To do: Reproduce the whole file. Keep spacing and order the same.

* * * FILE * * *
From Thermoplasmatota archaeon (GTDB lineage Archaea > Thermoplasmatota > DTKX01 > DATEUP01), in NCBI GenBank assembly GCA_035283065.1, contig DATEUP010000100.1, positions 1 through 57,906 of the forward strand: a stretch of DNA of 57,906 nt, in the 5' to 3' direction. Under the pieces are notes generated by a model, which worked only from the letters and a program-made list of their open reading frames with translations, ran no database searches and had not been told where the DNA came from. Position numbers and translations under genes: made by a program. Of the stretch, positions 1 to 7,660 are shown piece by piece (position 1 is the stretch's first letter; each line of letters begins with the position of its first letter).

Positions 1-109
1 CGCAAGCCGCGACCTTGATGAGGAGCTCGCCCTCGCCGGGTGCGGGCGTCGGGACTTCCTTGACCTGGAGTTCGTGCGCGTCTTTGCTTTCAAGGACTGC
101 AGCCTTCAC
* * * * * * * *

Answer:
From Thermoplasmatota archaeon (GTDB lineage Archaea > Thermoplasmatota > DTKX01 > DATEUP01), in NCBI GenBank assembly GCA_035283065.1, contig DATEUP010000100.1, positions 1 through 57,906 of the forward strand: a stretch of DNA of 57,906 nt, in the 5' to 3' direction. Under the pieces are notes generated by a model, which worked only from the letters and a program-made list of their open reading frames with translations, ran no database searches and had not been told where the DNA came from. Position numbers and translations under genes: made by a program. Of the stretch, positions 1 to 7,660 are shown piece by piece (position 1 is the stretch's first letter; each line of letters begins with the position of its first letter).

Positions 1-109
1 CGCAAGCCGCGACCTTGATGAGGAGCTCGCCCTCGCCGGGTGCGGGCGTCGGGACTTCCTTGACCTGGAGTTCGTGCGCGTCTTTGCTTTCAAGGACTGC
101 AGCCTTCAC